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“Trade protectionism is obviously intensifying with some countries using self-innovation, government procurement and the yuan exchange rate to exert pressure on China.” — Mr Zhang Ping minister of the National Development. Yes, free trade is communism. Watch the video below
Everyone is talking about the economy lately (and no surprise there). We are all being reminded of lessons we may have forgotten from the 1930s. Thats great. But I think in our rush to save our economy I think weare forgetting the lessons we’ve learned only a decade or two ago.
That is, economics or not, does it make sense to create all that greenhouse gas just so I can have cheap apples from China? “Buying local” movements did not suddenly appear in response to our current global economic crisis. They came out of a concern that we are destroying ourselves (and our world) by focusing only on short-term economics. Do we really want to focus so blindly on the lessons we learned from the 1930s to only march right into the nightmares we created in the following decades (environmental destruction)?
Indeed, what does a country do in a liberalized trade environment when its only comparative advantage is in raw materials and the overriding goal of its citizens is not the production of goods or services, or of contributing to the general well-being, but the avoidance of physical labor at all costs, and the individual accumulation of the tokens of wealth by any means other than actually generating wealth or legitimately earning one’s share of the economic pie? I think we are about to find out.
Everyone has an opinion on protectionism. Some are for it. Some against. The thing is, back in the old days – the dirty thirties, almost everything made was done using manual labor; because of this, product output was much lower than today and one really did not need a big international market to sell his products. In today’s world, almost every mass produced item comes from an automated factory that requires fewer workers than in the past and production is much higher. They can produce more than their home market can consume so they ship to other markets throughout the world. Now let every nation put up their own form of protectionism. These overseas markets are now closed to producers whether they be Canadian, American, Chinese, Japanese, German or who knows from where. Now what happens. Manufacturers sell less goods, so they cut production, close more plants, layoff more workers and the cycle goes on.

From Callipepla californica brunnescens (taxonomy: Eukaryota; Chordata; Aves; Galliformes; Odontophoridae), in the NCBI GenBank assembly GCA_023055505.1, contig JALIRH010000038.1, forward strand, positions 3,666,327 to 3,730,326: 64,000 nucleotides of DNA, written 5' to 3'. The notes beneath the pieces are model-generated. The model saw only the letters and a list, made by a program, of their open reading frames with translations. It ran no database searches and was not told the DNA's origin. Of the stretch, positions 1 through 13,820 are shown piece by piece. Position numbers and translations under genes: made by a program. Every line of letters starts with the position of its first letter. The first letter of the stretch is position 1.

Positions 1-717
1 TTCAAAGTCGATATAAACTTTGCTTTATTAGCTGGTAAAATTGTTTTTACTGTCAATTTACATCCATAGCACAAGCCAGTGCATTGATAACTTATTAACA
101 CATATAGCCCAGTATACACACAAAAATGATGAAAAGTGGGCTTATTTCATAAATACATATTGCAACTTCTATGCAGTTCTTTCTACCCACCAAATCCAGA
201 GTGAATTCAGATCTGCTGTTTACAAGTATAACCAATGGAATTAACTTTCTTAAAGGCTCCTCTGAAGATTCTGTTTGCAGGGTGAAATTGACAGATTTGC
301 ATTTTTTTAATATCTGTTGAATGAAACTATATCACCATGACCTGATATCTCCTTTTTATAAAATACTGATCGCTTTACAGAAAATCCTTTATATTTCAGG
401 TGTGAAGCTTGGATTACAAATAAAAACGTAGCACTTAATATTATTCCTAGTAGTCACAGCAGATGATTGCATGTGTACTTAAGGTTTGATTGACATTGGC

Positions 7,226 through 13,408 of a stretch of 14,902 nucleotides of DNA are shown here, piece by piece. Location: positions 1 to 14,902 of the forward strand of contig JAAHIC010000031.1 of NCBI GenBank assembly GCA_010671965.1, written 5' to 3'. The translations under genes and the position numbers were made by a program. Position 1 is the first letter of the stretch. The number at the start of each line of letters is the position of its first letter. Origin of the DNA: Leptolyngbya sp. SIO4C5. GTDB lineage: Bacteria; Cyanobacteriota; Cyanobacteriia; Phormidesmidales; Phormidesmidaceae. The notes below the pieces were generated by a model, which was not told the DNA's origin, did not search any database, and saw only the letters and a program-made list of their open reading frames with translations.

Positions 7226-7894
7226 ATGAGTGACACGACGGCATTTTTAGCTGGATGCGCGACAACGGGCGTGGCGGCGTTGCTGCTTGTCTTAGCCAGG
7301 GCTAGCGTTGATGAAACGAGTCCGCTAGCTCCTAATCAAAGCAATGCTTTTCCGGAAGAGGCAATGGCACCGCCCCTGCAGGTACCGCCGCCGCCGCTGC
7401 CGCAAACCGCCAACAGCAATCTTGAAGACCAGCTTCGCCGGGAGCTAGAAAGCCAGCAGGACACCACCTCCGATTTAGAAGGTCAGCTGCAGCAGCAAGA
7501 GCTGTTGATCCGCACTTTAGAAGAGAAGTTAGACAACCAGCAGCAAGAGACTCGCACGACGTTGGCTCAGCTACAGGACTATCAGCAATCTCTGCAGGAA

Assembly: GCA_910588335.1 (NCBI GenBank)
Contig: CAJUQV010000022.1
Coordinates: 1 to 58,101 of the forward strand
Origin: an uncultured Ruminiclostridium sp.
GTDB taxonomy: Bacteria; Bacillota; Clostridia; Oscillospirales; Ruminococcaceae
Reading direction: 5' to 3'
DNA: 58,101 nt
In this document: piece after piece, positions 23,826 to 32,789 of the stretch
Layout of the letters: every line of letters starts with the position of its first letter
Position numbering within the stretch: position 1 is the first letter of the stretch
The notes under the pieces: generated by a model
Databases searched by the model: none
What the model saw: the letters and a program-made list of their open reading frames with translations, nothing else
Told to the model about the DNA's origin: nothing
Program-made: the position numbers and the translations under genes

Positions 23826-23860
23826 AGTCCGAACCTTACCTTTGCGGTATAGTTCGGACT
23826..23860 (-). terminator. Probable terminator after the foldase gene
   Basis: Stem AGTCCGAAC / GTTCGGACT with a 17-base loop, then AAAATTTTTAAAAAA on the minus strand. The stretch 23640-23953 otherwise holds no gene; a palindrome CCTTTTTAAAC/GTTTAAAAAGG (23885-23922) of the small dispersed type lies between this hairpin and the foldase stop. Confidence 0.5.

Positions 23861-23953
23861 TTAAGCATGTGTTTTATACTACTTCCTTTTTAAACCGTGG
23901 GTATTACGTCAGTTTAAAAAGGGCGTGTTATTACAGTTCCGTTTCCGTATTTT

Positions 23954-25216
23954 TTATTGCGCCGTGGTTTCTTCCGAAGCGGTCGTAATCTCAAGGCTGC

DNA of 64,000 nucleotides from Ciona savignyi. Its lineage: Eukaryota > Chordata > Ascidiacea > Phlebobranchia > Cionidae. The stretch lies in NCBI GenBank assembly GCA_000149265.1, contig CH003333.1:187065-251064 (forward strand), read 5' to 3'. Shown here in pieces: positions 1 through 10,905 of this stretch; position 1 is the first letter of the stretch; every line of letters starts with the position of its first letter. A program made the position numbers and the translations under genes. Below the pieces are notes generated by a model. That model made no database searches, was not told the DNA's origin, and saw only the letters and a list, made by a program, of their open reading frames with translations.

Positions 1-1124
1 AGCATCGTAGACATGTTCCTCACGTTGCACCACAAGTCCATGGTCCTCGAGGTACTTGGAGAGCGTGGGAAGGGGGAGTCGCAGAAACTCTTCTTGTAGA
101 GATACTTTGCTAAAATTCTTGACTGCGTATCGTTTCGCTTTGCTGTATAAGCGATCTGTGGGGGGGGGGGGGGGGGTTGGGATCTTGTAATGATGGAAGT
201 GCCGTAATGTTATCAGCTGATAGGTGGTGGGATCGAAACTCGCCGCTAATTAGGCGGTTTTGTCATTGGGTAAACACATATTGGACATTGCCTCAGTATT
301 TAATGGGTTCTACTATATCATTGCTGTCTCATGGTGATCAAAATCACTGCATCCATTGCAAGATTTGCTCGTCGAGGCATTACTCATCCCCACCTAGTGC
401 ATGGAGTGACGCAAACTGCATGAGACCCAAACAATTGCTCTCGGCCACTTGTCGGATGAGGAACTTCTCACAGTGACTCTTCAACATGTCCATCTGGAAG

[mp3player width=520 height=100 config=singlepost.xml playlist=peter-schiff.xml file=4]
So Americans start to produce the good that once came from abroad. But with such a small market and the efficiency of computer automation today, how many jobs do you think this will create. Not enough to inspire confidence. To many people will still be without a job. We need a global market to sell what we can produce to create jobs. It seems to many that the thing that ended the Great Depression was a little skirmish called WWII. Will it take another war to end this one.
The last chance to avoid a global trade war By Michael Pettis
The world seems to be marching inexorably towards trade war. The US trade deficit is surging, for reasons that have nothing to do with domestic consumption and everything to do with policies and events abroad. In the months ahead, the US will be forced to choose either protection or soaring trade deficits with rising unemployment. It will almost certainly choose the former but if it overreacts, which is likely, it could unleash another round of global protectionism – which will especially hurt trade-surplus countries.
After jumping to $42bn in May, the US trade deficit rose to $50bn in June, a number not seen since the summer of 2008 and never before mid-2004. As it continues rising there will be renewed criticism about US consumers embarking on another ill-judged buying spree, but this time the finger-waggers will be wrong. The surge in the trade deficit is the automatic consequence of a shift in global trade imbalances.
Five countries or regions have largely driven these imbalances in the past decade. Three of them – China, Germany and Japan – run huge trade surpluses on which they are dependent for domestic employment growth.
Counterbalancing them have been the two trade-deficit champions – the US and trade-deficit Europe, dominated by Spain, Italy and Greece.
The financial crisis has undermined the precarious decade-long equilibrium between these blocs by forcing trade-deficit countries to reduce debt, especially household debt. As they do, the excess demand they provide to the rest of the world must decline. Trade-surplus countries, which depend heavily on this demand to absorb their excess capacity, have resisted this adjustment fiercely by trying to maintain or even increase their surpluses.
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